Sunday, 16 February 2014

On scientific fraud

A comment on the impending legal proceedings between Mark Steen and Michael Mann over at Barry Bickmore's Climate Asylum site set me thinking.  It is this from Brandon Shollenberger:
David Appell, your responses make you appear unhinged. You begin tamely, saying other people getting the same results means Mann’s results are trustworthy. In saying this, you completely ignore what I said about this argument in my comment. The reality is it is a silly claim. If I falsified data to “prove” a point, my results would be bogus no matter what. They wouldn’t become okay if other people after me actually proved that point.
 It is rather boring to heave to remind everyone that every time an independent examination of Michael Mann is done, no fraud is found. Even the obvious should become obvious to some people in the end. Obviously not, it would seem.

But what of actual scientific fraud? Well, it does happen and some high profile cases have been uncovered, but the more famous the claim, the more chance there is that your fake discovery is going to be rumbled. And in spite of something like ten years of trying, Mann hasn't been rumbled. Yes, he made some errors but that wouldn't be surprising because he was inventing the techniques as he went along.

Anyway, the way that scientific fraud gets uncovered is twofold. Firstly, the original paper can be scrutinised and an egregious error spotted. It can happen at any stage before publication and by anyone with the right skills after publication.  I wouldn't say that all the examples of papers that are retracted are examples of deliberate scientific fraud but I wouldn't be surprised if some are.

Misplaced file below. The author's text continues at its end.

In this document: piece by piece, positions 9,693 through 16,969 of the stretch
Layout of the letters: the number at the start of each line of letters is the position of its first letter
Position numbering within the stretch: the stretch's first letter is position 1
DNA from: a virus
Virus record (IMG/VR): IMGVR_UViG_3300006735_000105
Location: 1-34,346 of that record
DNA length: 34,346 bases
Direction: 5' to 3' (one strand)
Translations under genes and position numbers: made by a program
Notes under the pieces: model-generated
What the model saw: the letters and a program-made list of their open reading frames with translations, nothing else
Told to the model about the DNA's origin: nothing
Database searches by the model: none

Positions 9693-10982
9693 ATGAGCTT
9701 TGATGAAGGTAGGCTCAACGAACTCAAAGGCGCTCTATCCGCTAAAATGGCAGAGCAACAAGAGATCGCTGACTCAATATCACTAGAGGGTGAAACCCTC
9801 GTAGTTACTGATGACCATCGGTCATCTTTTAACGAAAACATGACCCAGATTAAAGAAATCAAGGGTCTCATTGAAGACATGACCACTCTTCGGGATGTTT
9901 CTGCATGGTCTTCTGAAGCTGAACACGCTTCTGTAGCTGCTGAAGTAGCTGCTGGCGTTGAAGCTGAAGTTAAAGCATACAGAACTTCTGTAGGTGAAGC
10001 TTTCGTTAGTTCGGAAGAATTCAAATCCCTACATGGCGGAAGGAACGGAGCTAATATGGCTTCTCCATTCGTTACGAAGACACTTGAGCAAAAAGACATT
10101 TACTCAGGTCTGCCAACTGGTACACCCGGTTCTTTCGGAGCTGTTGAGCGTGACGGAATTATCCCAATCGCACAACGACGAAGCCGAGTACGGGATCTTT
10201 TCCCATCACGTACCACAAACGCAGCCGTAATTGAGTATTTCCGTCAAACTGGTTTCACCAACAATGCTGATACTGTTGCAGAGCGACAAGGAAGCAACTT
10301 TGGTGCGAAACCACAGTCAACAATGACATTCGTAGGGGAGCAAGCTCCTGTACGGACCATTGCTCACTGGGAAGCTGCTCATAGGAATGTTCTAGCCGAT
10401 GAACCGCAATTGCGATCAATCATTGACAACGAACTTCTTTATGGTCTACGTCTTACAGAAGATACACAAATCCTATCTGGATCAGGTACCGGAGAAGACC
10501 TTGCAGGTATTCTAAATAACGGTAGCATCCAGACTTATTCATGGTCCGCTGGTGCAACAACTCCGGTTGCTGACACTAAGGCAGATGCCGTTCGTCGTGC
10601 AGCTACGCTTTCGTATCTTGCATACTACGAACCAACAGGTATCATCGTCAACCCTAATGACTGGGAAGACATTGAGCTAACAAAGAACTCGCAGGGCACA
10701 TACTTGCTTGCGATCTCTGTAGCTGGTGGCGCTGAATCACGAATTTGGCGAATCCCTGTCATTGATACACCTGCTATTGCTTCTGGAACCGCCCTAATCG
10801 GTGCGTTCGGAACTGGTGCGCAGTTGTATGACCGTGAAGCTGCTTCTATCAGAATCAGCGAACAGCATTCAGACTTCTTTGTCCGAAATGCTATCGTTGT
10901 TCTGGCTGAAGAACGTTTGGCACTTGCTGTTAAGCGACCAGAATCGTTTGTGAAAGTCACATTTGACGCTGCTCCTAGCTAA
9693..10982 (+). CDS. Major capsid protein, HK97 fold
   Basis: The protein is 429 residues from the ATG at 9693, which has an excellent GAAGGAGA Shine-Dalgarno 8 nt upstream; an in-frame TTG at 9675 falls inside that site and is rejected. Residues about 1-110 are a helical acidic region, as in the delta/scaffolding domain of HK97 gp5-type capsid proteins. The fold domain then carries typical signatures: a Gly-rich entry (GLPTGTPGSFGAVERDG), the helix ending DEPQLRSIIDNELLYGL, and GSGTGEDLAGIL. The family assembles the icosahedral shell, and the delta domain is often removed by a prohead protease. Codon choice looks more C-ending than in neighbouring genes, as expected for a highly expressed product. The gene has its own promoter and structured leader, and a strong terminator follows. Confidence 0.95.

Secondly, replication doesn't happen. Famously, the cold fusion fiasco of 1989 unravelled for Fleischman and Pons when replication didn't happen. They made a bold claim which was unsupported by the well established theory surrounding cold fusion, and it would have come as little surprise that attempts at replication were made and failed. Was there fraud here? Only those making the initial claim can say and one of those is dead.

There have been some high profile cases of scientific fraud. Andrew Wakefield's paper on the MMR vaccine is one such example given in Wikipedia. By concealing his huge conflict of interest, not being straightforward over his results and more, Wakefield should be a pariah. Instead, there are still some who claim he was a martyr.  One thing that caught Wakefield - his results could not be replicated.

Marc Hauser's example possibly does not cross the line into deliberate fraud but his results could not be replicated either.  This opened the door to greater suspicions and colleagues and former students gave evidence that data was falsified. Hauser's reputation is low as a result. His scientific research, in evolutionary psychology, didn't have the same political impact as Wakefield's.